In the last two postings I discussed the concept of the exposure triangle and how the interaction between ISO, shutter speed, and aperture create the best exposure for a digital image. In the last post I touched on the sunny f/16 rule and how you can use the concept of stops of light to adjust exposure for desired creative effects. Now we will look at the details and practicalities of setting the exposure in a dSLR camera.
Advanced photographers rarely use the Automatic and Programmed modes of exposure control because they want to be able to control the artistic qualities of the image by manually adjusting elements of the exposure triangle. In the Automatic mode for exposure control, the camera controls the balance between the three exposure elements. In low light it may increase the ISO, open the aperture to a larger setting and slow the shutter speed - all increasing the exposure of the image. This mode may create a grainy, noisy image if the ISO is too high; it may create a shallow depth of field if the f-stop is too large, and, it may create blur if the shutter speed is too slow. Each of these can ruin a photo. The Program mode allows the photographer to set the ISO to a known and constant value but the camera still adjusts the other two elements in a manner that is not always optimal. So, how to we achieve control over our dSLR cameras?
All dSLRs have (at least) three other exposure control modes. In the Manual mode the photographer controls all three element of exposure - usually by adjusting them according to readings from the internal light meter of the camera. Usually the ISO is set first and then either the aperture (to control depth of field) or the shutter speed (to freeze motion or control blur). If the right combination of aperture and shutter speed cannot give an adequate exposure , ISO is adjusted and the process starts again. This sounds complicated but it is not and with experience, manual exposure control can be properly set in seconds.
Two other modes help the photographer achieve both proper exposure and creative control of the image. In Shutter Priority (Tv on a Canon) the photographer sets the ISO and adjusts the shutter speed for the best creative effect. The camera then changes the aperture to achieve proper exposure. If the camera cannot get proper exposure with the settings, a beep and/or flashing alert is seen in the view finder and the shutter release may not activate the shutter. In Aperture Priority (Av on a Canon) exactly the opposite occurs - the photographer sets the ISO and aperture and the camera optimizes the shutter speed. This give creative control for depth of field and a huge range of shutter speeds - usually from many seconds to a fast as 1/8,000th of a second. I find that I personally use the Av mode about 80-90% of the time. I can get large depth of field for scenic landscapes using a small aperture (f/16 to f/40) or a large aperture (f/2.8 to f/4.5) to create a shallow depth of field to blur the background and focus the viewer on the subject.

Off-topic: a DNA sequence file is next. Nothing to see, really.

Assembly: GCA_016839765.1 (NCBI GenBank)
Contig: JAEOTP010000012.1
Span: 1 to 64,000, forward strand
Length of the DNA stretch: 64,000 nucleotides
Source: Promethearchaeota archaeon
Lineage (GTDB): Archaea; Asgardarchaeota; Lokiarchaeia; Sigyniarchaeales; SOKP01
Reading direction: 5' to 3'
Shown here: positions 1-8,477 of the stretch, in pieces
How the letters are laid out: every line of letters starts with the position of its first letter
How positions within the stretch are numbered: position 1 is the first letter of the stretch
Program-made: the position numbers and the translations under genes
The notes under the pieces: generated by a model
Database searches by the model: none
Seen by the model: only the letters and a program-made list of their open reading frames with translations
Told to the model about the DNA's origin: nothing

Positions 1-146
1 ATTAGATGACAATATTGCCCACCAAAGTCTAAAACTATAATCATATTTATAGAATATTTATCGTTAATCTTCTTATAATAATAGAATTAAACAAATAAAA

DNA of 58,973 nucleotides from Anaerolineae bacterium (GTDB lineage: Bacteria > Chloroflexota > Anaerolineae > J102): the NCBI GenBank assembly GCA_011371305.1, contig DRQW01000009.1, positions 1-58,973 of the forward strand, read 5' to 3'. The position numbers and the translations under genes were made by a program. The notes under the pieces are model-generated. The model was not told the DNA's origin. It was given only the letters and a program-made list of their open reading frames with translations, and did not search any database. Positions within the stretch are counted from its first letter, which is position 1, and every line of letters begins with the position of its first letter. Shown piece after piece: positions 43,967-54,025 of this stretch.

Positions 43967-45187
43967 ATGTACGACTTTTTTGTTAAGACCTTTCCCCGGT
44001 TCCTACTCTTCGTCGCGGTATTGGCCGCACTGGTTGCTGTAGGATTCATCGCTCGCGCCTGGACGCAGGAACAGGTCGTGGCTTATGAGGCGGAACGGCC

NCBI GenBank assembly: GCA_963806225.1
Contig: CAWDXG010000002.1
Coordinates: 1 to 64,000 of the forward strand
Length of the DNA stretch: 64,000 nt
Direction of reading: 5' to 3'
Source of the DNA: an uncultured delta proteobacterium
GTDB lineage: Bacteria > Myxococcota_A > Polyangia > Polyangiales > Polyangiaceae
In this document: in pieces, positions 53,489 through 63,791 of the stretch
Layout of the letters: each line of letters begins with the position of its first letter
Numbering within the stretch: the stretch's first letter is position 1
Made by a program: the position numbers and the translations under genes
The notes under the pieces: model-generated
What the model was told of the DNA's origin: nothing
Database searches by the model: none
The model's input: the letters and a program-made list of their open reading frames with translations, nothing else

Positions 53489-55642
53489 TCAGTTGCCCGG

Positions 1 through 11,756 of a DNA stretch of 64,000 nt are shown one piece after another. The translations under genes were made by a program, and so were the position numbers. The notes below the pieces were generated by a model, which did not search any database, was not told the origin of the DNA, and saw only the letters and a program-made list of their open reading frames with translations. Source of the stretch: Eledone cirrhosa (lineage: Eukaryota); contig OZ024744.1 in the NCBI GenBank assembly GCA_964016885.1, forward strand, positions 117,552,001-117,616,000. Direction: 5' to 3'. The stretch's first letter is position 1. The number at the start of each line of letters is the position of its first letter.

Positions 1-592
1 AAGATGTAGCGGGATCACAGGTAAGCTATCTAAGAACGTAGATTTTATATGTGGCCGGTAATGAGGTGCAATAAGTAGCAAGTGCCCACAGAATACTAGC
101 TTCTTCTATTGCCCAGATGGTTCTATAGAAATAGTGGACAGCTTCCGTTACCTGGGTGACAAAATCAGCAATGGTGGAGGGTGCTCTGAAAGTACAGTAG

Each of these exposure control modes is dependent upon the through-the-lens light meter of the camera. The light meter is capable of viewing different parts of the image depending upon the need of the photographer. One of the most sophisticated metering settings is commonly called evaluative metering. With evaluative metering the camera assesses the entire frame of the image to adjust exposure for the best combination of light and dark areas. The camera meter senses the entire image and "recommends" an exposure that is the best average for the entire image. It particularly attempts to avoid over-exposure that will destroy details and cannot be recovered by post-processing software. The exposure can be adjusted manually using the viewfinder light meter or the value from the light meter can be used to adjust Automatic, Programmed, Shutter Priority, or Aperture Priority settings.
Similarly, most dSLRs have the ability to select metering from only a portion of the viewfinder. These metering modes are called partial (field), center-weighted, or spot metering. Each of these metering modes weights a smaller and smaller portion of the image so that only the lighting of the subject will be assessed in the determination of exposure. While each of these metering and exposure modes is very good in determining the exposure for a perfectly lighted subject made of mid-range color tones, judgment is still needed to properly expose subjects that are very white or very black and in background that are very bright (snow or bright sand) or very dark (shadows.) Here, the experienced photographer manually tweaks the exposure up or down using the Exposure Compensation setting. Typically a pure white subject such as an Egret with a neutral or dark background will yield a blown-out, over-expose bird so the exposure should be turned down 1/3 - 1 full stop. On the other hand photographing a dark brown bison in the snow will need a positive exposure compensation of 1/3 - 2/3 stops to avoid severe under-exposure of the bison.
Understanding exposure and its control is fundamental to good photography. It require a solid understanding of your camera function and controls and experience to select the proper exposure and metering modes and manually compensate for difficult lighting conditions.
In the next posting we will move on to selection of lenses for nature photography.